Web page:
Wednesday, April 15, 2009
Observations from the Middle
Today was Tax Day. It was also Tea Party Day for a whole lot more people than I would have reckoned on especially in this political backwater (approx. 200, .7% of Houghton County population). It also marked the first time I have ever participated in a rally, march or political statement other than signing the occasional petition and regularly voting even when I had to hold my nose to do it. Oh, I have also occasionally written letters to my elected representatives which not a one of them have ever deigned to give me the courtesy of so much as a reply by form letter. Needless to say, I have felt a distinct lack of political empowerment and been disinclined to expend energy in what appeared to be an exercise in futility and frustration. Combine that with my family's philosophy of keeping one's head down and not doing anything which might draw attention from the 'powers that be' and the mere act of stating an opinion by being intentionally present at a politicalesque gathering takes on significance. The fact that I married a relative political activist might have something to do with me having a little more faith in an activity like this.
What I found disconcerting though is that although I agreed marginally more with the average participant at the Houghton Tea Party, and probably Tea Party attendees in general, than I do with the majority of my friends who say, attended essentially anti-Bush rallies in the last 8 years, I still found myself occupying a middle ground which is becoming increasingly uncomfortable and increasingly disparaged. It seems that if you indicate that you agree with one or a few opinions that is held by a specified group then it is assumed that you agree with all of the opinions that are perceived to be held by the members of that group. At the risk of sounding petulant - it's not fair, it's not accurate, and I protest! OTOH, I am not the type of person who feels that I can convince the myriads of people who have fallen into this type of binary thinking that they are in error.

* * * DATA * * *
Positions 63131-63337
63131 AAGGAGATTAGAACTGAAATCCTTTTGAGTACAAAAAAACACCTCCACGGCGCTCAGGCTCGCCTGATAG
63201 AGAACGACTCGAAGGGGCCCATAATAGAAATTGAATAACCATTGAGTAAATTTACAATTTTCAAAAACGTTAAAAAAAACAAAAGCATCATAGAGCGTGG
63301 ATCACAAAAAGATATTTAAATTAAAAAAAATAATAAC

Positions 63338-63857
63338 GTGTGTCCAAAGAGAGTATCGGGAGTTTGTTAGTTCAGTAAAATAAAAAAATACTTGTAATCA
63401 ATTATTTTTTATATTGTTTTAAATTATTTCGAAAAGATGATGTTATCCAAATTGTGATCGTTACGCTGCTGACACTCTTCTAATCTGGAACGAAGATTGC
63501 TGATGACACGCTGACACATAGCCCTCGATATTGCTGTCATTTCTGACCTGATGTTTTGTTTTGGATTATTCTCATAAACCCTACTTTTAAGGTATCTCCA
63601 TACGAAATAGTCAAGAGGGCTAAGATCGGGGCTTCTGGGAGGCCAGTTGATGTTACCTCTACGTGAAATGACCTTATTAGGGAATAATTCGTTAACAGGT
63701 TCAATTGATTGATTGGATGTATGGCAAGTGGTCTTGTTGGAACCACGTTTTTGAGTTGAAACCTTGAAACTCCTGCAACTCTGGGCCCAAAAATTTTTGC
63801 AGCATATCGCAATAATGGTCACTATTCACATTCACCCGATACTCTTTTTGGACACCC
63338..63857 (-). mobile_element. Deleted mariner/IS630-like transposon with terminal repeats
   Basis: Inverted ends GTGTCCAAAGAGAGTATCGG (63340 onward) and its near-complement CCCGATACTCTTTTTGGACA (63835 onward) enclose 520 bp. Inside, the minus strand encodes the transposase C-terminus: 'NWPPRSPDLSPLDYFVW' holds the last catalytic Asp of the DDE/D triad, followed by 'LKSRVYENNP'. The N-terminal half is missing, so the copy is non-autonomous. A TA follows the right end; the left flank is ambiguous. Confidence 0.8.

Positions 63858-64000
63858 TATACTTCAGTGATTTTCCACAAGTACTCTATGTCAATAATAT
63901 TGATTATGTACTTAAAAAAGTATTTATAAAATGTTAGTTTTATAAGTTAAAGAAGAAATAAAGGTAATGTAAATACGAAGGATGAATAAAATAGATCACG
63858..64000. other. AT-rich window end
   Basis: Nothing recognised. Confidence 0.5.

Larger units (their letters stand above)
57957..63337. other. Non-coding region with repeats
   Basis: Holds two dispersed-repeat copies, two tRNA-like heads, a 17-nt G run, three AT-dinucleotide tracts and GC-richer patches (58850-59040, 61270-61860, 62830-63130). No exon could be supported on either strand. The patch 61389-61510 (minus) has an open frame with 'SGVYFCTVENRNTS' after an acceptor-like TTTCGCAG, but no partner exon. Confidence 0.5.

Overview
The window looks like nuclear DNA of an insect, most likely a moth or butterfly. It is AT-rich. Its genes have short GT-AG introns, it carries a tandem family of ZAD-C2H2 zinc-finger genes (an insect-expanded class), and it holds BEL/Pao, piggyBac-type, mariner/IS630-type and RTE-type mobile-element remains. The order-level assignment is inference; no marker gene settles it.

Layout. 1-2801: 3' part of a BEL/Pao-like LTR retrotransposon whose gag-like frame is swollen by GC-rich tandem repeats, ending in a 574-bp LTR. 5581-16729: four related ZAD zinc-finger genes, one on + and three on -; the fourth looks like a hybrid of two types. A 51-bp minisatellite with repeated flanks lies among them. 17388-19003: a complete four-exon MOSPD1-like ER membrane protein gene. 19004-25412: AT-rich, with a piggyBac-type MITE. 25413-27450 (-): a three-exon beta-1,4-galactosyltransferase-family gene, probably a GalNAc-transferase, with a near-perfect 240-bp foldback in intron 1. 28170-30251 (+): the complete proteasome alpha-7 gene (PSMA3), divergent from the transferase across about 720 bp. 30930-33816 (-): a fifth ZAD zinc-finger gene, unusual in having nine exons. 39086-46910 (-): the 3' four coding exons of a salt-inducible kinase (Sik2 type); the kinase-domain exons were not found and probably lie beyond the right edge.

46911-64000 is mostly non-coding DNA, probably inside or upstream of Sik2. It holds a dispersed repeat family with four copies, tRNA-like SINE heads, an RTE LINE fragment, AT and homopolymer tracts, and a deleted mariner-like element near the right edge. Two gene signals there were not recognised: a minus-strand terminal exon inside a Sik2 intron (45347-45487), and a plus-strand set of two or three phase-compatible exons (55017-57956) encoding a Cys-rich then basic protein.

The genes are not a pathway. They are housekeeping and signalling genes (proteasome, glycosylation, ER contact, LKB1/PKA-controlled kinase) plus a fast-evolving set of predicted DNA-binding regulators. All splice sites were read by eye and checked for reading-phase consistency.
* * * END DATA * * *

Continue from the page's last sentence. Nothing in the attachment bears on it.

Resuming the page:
I am growing very weary though of being neither fish nor fowl and there being very little understanding or acceptance of those of us who live on the land in between. For instance, just because I tend to dress modestly and rather plainly, strongly defend my right to keep and use firearms, resent outside interference in the way I choose to live my life, including many of the policies that are supposed to help society - from seat belt laws to registration of livestock and vegetables, believe that life is treated too cheaply in our society and find some measure of value in conservative values and ways of living to name a few of my conservative positions; it is assumed that I promote the idea of the US as a Judeo-Chrisitian nation, am anti-abortion, couldn't possibly be a feminist or in favor of same-sex marriage, or open alternative sexuality for that matter, believe that nature is here to be dominated and utilized by man with his convenience and 'needs' being paramount, resent social assistance programs and couldn't possibly support socialist goals. There used to be a time when people got to know people and find out that they didn't necessarily fit into nice pigeon holes but our frenetic society doesn't allow for this anymore. The same attitude that draws us to the technology most of us use daily (cell phones, text messaging, email etc.) to make our lives more efficient has promoted a mindset towards shortcutting everything - including dealing with people. If we know one or at most a few things about somebody then there is a tendency to think that no further exploration is needed and we can move on to the next person, issue etc. This shortcutting has led to the devaluation of people as individuals and treating them accordingly.
Another part of the equation is the increasing radicalization of our society in religious, social, political and many other forums. This tends to include promoting disdain or outright hatred of the other side and this, combined with the tendency to pigeon hole people, breaks down tolerance and makes it very difficult for someone who holds opinions and attitudes from both sides to function in social situations without either 1) being willing to argue or 2) being willing to sit silently while those around you lambaste things you value that they don't agree with. If you request a change in topic they either 1) treat you like you're being unreasonable or 2) want to argue the issue under the guise of asking why you want to move on. Although I'm pretty good at it, I don't enjoy confrontation and I just want to socialize with people who share my interests in the particular topic at hand; ie. if I go to a seder or Shabbat services or a circle or a medieval or artistic event I don't want to have to deal with having a social issue/political/religious debate. I believe that social, political, religious etc. discussion and debate is important but people should be able to engage in social interaction without being afraid of either confrontation or dismissal.
I am not advocating that people shouldn't be able to talk about issues but I pine for the days when our society had better manners and less inclination to pigeon hole people. I want to be treated as an individual person, not a member of a political party, social class, ideological group etc. and be able to interact with all types of people without having to enter a room wearing psychological battle armor.